Hunting VideosBowhunt or Die
Arkansas Goose Hunting
Hanging from a lanyard around a waterfowl biologist's neck was a variety of callers for different species of waterfowl. The two that were used most on this Arkansas goose hunt were a specklebelly goose call and a snow goose call.
Until this day, this goose hunter had always wanted to kill a specklebelly, or greater white-fronted goose, but had never had an opportunity. That was one reason the waterfowl biologist invited this hunter to goose hunt with him. He knew this goose hunter wanted to bag one of these beautiful birds, and with dozens of specklebelly decoys placed in the field around his ground blind, he had enjoyed several good goose hunts here in recent days. The waterfowl biologist told the goose hunter chances were good that he would get his bird, and as it turns out, he was right.
The reason for the white-fronted goose’s “specklebelly” nickname is clearly evident in this photo and the goose hunting dog. The goose hunting dog sat at the end of the ground blind, scanning the early morning sky for birds. All was quiet for many minutes, and then in distance, they heard the first melodic strains of flying geese.
It was hard to pinpoint them at first, but after a minute or two, they could make out several small flocks. They were coming their way.
The goose calls of the specklebellies grew in volume. Their forms grew in size. They could tell now there were several dozen, and as the waterfowl biologist played a perfect rendition of their call notes, several held a steady course that would soon take them over their heads.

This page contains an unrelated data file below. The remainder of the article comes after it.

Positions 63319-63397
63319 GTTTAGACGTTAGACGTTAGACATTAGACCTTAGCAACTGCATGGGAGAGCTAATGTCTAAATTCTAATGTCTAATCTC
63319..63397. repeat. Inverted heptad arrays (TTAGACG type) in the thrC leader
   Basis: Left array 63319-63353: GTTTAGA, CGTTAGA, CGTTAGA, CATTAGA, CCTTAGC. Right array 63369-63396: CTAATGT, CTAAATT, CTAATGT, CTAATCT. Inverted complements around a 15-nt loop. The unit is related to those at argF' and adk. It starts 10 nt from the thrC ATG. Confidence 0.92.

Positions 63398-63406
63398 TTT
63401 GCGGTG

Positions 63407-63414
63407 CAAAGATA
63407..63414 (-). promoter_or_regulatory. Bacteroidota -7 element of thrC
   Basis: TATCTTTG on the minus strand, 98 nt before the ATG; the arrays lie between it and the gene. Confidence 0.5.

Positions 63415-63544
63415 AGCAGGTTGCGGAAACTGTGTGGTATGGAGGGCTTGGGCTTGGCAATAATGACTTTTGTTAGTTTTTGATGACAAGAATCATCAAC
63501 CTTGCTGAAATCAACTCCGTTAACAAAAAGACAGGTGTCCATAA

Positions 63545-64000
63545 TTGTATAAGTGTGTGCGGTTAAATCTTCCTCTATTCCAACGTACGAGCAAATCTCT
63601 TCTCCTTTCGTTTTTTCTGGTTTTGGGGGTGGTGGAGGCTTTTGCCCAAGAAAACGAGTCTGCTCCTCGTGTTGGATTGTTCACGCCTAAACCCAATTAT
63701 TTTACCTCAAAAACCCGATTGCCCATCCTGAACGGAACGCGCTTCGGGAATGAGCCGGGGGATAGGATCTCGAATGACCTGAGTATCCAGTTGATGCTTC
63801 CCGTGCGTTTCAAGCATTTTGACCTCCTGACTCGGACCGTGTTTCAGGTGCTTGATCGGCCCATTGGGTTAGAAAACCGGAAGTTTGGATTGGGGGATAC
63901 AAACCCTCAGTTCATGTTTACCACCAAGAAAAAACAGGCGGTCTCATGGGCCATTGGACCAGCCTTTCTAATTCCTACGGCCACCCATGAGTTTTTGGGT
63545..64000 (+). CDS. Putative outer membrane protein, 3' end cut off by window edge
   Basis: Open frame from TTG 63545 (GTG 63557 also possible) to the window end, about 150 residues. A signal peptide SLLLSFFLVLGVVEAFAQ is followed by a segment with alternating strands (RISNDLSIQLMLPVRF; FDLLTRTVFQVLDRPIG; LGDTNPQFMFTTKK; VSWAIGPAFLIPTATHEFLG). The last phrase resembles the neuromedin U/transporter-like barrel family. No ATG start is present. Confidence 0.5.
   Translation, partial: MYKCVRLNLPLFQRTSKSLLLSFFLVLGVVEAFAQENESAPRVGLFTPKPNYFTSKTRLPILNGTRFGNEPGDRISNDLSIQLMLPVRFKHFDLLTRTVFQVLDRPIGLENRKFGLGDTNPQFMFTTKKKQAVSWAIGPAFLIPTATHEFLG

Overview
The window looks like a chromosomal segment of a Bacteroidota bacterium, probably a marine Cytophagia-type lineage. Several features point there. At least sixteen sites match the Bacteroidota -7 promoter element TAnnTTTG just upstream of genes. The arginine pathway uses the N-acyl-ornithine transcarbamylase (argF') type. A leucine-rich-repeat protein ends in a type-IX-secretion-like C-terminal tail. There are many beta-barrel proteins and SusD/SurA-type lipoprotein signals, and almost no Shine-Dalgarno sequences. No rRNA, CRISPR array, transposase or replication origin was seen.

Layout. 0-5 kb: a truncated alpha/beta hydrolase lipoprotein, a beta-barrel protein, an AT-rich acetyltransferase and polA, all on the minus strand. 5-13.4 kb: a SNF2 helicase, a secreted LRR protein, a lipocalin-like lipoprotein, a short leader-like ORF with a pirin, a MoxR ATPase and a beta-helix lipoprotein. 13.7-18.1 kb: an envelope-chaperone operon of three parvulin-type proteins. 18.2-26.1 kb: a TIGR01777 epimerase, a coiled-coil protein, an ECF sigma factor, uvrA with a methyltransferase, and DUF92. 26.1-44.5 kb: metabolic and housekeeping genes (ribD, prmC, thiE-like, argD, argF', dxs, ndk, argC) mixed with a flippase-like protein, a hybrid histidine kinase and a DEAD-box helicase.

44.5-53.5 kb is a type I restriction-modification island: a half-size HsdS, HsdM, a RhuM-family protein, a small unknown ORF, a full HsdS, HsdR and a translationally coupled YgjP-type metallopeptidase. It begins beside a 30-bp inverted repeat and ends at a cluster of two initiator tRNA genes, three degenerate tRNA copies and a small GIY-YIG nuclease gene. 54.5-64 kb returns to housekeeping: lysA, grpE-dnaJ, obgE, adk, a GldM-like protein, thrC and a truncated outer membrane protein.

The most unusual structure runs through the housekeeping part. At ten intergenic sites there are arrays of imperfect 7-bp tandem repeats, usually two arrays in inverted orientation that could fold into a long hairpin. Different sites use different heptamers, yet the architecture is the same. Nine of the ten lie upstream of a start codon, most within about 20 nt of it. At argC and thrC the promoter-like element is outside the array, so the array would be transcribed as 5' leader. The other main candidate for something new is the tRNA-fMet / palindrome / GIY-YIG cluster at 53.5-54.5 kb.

When the geese finally could see the goose decoys, they cupped their wings and began swinging back and forth in the air. Too late they realized the ruse, and seconds later, on the waterfowl biologists command, the goose hunting dog bolted from the ground blind and retrieved their kills. The goose hunter finally had his specklebelly, and before their Arkansas goose hunt was over, the waterfowl biologist and goose hunter would kill several snow geese as well. It was one of the most fun and satisfying hunts this goose hunter enjoyed in recent years.
More and more, Arkansas waterfowlers are pursuing the plentiful flocks of snow geese and white-fronted geese that winter in the flat farmlands of eastern Arkansas. Goose populations seem to grow more every season, offering an excellent alternative for wingshooters wanting more winter action.
Snow goose populations began mushrooming in the 1990s as winter wheat plantings expanded in Arkansas. Today they winter there in the hundreds of thousands, and it’s not uncommon to count 10,000 snow geese or more in a single section of land. They’re deteriorating breeding-ground habitat in the far north and worrying Arkansas wheat farmers. In response, the Game & Fish Commission allows a very liberal season with generous bag limits that typically runs from November into April.
White-fronted geese have joined the flocks of snow geese in ever-increasing numbers. Back in the 1970s the first small flocks of “specks” were seen in Arkansas. Only 2,000 to 3,000 wintered in the entire state then, but it’s now common to see hundreds, sometimes thousands, of specklebellies in a single field, with tens of thousands wintering in the vicinity of cities such as Stuttgart, Jonesboro, Wynne and Brinkley.